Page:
When you get frustrated that that corporate newsletter is taking time that could be going toward your novel, remember that it paid for your daughter’s braces, as well as that weeklong writing intensive you took with your favorite novelist. When the query to the magazine of your dreams is rejected and you’re considering calling it quits, remember your unique insight will be valuable to both your future readers and your platform; then send that query off to the next publication on your list.
In short, let the imagined reward drive every action you take. This will keep you focused on and committed to future successes, rather than derailed by temporary setbacks along the way.
Prioritize your projects using the 3 Ps of productivity
Your most successful projects will be the ones that passionately engage you from start to finish. Try evaluating new opportunities, or prioritizing existing ones, using the 3 Ps of productivity:
1. Pleasure. If you enjoy what you are doing, you’ll be far more likely to continue doing it, and eventually be successful at it.
2. Possibility. If you are clear about the value of any process, project, or opportunity––in other words, how it makes your goals, desires, and dreams more possible––you are far more likely to stay on course, even when the going gets rough.
3. Prosperity. Your writing projects should fill you up: with skills, confidence, expertise, money, information, inspiration, recognition, or authority. It’s not necessarily realistic to expect all of these, all at once, but it’s important to recognize at least one or two key ways that a project feels “prosperous” for you.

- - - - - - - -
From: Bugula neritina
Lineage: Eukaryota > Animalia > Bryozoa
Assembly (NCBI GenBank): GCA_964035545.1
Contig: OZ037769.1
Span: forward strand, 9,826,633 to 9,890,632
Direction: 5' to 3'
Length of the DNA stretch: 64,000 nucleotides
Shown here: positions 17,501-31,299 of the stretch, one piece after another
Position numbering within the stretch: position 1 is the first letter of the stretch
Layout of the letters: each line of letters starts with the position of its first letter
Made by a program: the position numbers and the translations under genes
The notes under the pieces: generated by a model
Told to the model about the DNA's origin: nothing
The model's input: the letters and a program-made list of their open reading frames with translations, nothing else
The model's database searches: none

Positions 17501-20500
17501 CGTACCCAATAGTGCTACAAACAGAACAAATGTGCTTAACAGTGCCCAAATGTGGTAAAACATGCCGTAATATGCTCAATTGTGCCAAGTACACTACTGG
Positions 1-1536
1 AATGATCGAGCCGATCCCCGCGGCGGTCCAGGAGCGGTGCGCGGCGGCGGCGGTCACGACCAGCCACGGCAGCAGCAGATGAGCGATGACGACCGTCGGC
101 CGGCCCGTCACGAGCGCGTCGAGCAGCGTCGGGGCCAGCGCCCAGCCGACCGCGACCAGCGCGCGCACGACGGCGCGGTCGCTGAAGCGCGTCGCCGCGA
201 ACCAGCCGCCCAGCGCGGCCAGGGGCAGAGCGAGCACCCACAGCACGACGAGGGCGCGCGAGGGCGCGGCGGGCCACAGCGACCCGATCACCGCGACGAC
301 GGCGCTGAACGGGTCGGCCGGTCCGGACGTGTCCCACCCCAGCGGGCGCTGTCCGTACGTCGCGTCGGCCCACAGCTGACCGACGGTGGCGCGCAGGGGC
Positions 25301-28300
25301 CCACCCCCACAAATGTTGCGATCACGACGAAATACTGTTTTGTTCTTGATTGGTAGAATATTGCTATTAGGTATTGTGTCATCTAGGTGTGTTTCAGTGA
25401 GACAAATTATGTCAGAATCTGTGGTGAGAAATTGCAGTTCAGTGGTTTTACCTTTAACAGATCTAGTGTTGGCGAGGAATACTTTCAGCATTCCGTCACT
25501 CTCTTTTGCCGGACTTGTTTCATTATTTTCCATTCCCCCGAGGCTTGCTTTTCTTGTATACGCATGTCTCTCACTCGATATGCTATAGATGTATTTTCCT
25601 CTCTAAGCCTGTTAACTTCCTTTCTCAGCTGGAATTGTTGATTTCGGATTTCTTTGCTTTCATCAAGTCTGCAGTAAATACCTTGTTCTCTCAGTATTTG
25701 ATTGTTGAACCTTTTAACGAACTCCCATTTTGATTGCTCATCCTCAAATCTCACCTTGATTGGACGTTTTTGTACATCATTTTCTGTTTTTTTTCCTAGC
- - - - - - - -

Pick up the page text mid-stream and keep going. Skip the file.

If you focus on all projects that give you the 3 Ps first, the energy and satisfaction you gain will do wonders for your long-term momentum and endurance.
Celebrate like your writing depends on it––because it does
We all know what a difference a little appreciation can make, especially when we are busting our butts (and an occasional button) to accomplish some very strenuous goals.
That’s why one of the most important jobs you have as a writer is to celebrate yourself, your successes, your failures, your willingness to take risks, your ability to follow through on your commitments, and your capacity to work through fear when it comes up—the whole shebang. When you really start to authentically feel accountable to, and appreciated by yourself, you can transform from a person needing validation to a deeply secure person who is confident about his or her chosen work and path.
Measure, monitor, and modify as you go
Pay attention to what’s working well in your writing life, and do more of it. The strategies and systems that get results should be added to your arsenal. The attitudes that keep you focused, grateful and solution-oriented should be invited to stay. The pieces that are well loved by editors and readers may be the key to larger projects or themes that have been yet to be unearthed.
The more you write and submit, the better you’ll know who you are, how you work, what you have to say, and what makes your productivity process tick. Keep moving toward the writing life of your dreams, and you may be surprised by how quickly it becomes reality.
Sage Cohen is the author of The Productive Writer: Tips & Tools to Help You Write More, Stress Less & Create Success (Writer’s Digest Books, 2010), Writing the Life Poetic: An Invitation to Read and Write Poetry (Writer’s Digest Books, 2009) and the poetry collection Like the Heart, the World. Visit Sage at pathofpossibility.com.